2021 Chevy Silverado 3500 HD Posts Huge Max Towing Capacity of 36,000 Pounds
That’s better than the Ram 3500 HD and Ford F-350 Super Duty…for now, at least.
If you need to tow something, the tow capacity wars are alive and well—to your benefit. Chevrolet announced today that its most hauler-focused Silverado 3500 HD can tow up to 36,000 lbs. 36,000 lbs!
For now, that bests the current Ram 3500 HD dually's maximum 35,100-lb capacity by about a horse and the current Ford F-350 Super Duty dually's maximum 35,750-lb capacity by, uh, a little over one-fourthish of a horse.
To put that 36,000-lb figure in perspective, that's roughly 36 pre-hibernation Alaskan bear contenders for Katmai National Park and Preserve's Fat Bear Week, according to Reuters. It's nearly two average-weight 35 to 47-foot sailboats, per the 18,918-lb figure Sailing Waters Magazine lists. Perhaps more relevant to, uh, my interest in large trucks, the top-of-the-range Silverado could tow nearly 14 Porsche 944 race cars at the NASA Spec 944 class's minimum car-and-driver weight of 2,600 lbs. Fourteen! Get me three haulers and a 3500 HD immediately.
Chevrolet updated the hardware in the suspension and changed some of the Silverado 3500 HD's packaging to increase the 2021 model's tow capacity by 500 lbs over the 2020 model's. This big boy tow capacity is available on the Silverado 3500 HD Work Truck, regular cab, dually, two-wheel-drive models that have the 6.6-liter Duramax diesel engine, a 10-speed Allison transmission and the Max Tow Package. 36,000 lbs is the rating for a gooseneck trailer, but its tow-hitch rating of 20,000 lbs is nothing to sneeze at.
So, sorry, four-door-needing families of the world. Your kid's Cheerios-splosion all over the back seat does not weight 36,000 lbs. Yet those family-friendly crew cab pickups in the HD line are no slouch, either, with the lowest-spec 2500 HD and 3500 HD trucks still being able to haul 14,500 lbs on a conventional trailer—even with a crew cab. (Chevrolet has the full 2021 spec sheet up here, if you're curious.)
Chevrolet added some trick towing tech to the 2500 HD and 3500 HD this year as well, making these overkill haul-buddies even more useful thanks to tech they've already added to the Silverado 1500. Eight cameras provide 15 different views to ensure that you're lined up correctly and not about to saw the corner off of neighbor's house with a trailer. Bed hitch guidance helps you align and hook up to a fifth-wheel trailer. The rear view also features guidelines and a trailer-angle indicator when a trailer is hooked up, outlining exactly where things are going to go.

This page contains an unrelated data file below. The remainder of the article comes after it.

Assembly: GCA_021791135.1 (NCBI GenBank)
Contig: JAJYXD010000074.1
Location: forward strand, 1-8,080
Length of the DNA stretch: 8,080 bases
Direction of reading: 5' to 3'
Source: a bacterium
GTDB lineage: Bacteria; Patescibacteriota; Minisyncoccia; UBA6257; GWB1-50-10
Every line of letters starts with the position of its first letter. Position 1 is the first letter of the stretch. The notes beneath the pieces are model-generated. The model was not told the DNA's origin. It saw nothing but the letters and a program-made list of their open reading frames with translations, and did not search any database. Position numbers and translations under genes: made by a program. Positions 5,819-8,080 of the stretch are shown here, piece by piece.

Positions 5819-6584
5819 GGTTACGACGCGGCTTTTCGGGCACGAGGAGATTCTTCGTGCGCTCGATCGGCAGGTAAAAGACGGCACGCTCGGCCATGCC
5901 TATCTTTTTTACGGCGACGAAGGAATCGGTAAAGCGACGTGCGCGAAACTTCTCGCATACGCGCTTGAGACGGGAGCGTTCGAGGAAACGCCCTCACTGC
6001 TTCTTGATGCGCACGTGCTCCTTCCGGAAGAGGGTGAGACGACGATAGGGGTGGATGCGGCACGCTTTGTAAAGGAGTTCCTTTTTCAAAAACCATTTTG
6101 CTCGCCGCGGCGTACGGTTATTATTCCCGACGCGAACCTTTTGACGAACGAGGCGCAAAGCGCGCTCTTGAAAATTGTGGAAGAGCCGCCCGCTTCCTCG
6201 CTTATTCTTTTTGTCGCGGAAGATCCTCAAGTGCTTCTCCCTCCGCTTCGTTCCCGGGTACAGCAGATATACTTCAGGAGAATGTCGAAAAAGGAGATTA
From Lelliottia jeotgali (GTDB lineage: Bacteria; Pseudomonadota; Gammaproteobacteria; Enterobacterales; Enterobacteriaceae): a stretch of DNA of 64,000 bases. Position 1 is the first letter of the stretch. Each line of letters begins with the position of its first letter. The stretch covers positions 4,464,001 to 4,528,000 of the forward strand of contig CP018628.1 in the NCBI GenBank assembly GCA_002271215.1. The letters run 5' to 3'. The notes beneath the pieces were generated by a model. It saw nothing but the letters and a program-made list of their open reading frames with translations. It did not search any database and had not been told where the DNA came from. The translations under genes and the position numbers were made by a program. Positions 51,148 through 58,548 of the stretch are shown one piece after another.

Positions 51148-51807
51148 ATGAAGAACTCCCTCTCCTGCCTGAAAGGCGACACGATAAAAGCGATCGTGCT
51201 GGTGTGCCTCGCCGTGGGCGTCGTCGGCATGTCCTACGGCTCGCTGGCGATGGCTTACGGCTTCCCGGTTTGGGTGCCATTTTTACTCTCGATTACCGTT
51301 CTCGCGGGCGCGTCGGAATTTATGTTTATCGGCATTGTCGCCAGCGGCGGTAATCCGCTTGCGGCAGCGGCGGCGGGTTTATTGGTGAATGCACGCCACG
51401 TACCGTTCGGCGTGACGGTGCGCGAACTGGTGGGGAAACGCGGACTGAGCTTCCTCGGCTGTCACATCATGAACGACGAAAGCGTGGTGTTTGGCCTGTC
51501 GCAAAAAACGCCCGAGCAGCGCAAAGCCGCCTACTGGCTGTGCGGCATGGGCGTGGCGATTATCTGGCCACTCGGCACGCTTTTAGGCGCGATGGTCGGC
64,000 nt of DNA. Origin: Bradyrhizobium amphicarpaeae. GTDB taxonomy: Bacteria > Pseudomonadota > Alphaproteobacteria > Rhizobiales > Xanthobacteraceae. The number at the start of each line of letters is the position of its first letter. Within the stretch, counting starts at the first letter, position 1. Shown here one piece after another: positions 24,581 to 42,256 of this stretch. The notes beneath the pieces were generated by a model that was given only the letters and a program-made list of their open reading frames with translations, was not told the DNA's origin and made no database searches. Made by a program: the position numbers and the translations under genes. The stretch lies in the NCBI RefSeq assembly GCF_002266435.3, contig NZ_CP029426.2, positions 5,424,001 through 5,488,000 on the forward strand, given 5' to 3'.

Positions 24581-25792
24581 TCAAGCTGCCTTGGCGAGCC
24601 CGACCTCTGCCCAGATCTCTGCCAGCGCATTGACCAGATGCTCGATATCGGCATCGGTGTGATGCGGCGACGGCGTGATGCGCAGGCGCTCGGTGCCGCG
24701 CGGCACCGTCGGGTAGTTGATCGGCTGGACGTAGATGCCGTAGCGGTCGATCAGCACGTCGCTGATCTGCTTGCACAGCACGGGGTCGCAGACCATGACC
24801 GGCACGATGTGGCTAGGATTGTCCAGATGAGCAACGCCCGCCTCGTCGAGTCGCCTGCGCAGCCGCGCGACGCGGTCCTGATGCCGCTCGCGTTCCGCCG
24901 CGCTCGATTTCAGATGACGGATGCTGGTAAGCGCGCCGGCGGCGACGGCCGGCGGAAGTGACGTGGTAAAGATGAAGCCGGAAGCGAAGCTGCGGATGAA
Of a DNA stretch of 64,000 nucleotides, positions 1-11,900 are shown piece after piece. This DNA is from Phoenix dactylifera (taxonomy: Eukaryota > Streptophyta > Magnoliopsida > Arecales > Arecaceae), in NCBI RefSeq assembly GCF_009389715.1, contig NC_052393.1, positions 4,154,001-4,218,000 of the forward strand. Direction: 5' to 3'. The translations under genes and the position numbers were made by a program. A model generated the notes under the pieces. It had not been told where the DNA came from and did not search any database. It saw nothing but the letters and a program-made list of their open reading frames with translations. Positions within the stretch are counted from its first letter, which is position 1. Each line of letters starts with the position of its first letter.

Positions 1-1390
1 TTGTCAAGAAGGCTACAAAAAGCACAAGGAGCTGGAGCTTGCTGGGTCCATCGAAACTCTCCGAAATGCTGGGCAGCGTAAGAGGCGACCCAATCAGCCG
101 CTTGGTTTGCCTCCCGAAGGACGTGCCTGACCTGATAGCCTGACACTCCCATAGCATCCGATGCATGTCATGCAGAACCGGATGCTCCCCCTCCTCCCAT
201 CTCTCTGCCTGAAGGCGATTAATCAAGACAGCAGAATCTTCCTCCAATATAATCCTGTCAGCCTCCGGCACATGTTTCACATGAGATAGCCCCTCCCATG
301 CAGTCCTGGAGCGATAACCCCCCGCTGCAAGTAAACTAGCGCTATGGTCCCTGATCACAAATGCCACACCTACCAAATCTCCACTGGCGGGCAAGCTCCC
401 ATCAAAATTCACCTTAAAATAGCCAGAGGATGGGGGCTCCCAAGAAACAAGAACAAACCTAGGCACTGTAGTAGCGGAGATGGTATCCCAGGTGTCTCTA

A split view of the left and right sides of your truck and trailer is now available in reverse to aid visibility for lining up a trailer. It was previously only available when the truck was moving forward.
A trailer length indicator makes sure you've got enough space to make lane changes whenever your blinker is on. The truck also has an alert for possible jack-knifing situations.
The stats game is always one of one-upsmanship, though. Sports cars have horsepower wars, and trucks have towing wars. You can almost bet on the fact that Ford and Ram will respond with some future big ol' dually in the 3500 HD's size that adds just a few extra pounds.
GM claimed this 36,000-lb figure was the best in its class as well, but this is where truck terminology gets tricky. Classes are based on Gross Vehicle Weight Ratings (GVWR), which denote the maximum weight a truck can handle, including its cargo, its passengers and the weight of the truck itself. The Silverado 3500 HD, Ram 3500 HD and Ford F-350 Super Duty are all Class 3 trucks (meaning that they have GVWRs between 10,001 and 14,000 lbs), and have model numbers that start with a 3 accordingly.
You would think that the Ford F-450 Super Duty would fall into Class 4 (where trucks have GVWRs of between 14,001 and 16,000 lbs), but au contraire—that's only the F-450 Chassis Cab, which is built to be slightly stronger than the pickup, per Diesel Hub. The F-450 pickup has a GVWR of 14,000 and is therefore only a Class 3 truck, which puts it in the new Silverado 3500 HD's class. Both the two-wheel-drive F-450 and the four-wheel-drive F-450 have higher towing capacities than the Silverado 3500 HD at 37,000 lbs and 36,400 lbs, respectively.
Three cheers for being able to haul more horses than you can fit in a trailer! These higher-capacity trucks are a dream to tow with when they're nowhere near their limits, so this, ahem, driveshaft-measuring contest is good for everybody who has to haul heavy stuff.
Correction: Thursday, October 8, 2020, 7:30 p.m. ET: A previous version of this story noted GM's best-in-class claim based on the tow capacities of the Ram 3500 HD and Ford F-350 Super Duty, however, a Ford representative reached out to The Drive to clarify that some F-450 models fit into Class 3 as well, which is the same class as the Silverado 3500 HD. This has been corrected and clarified above.
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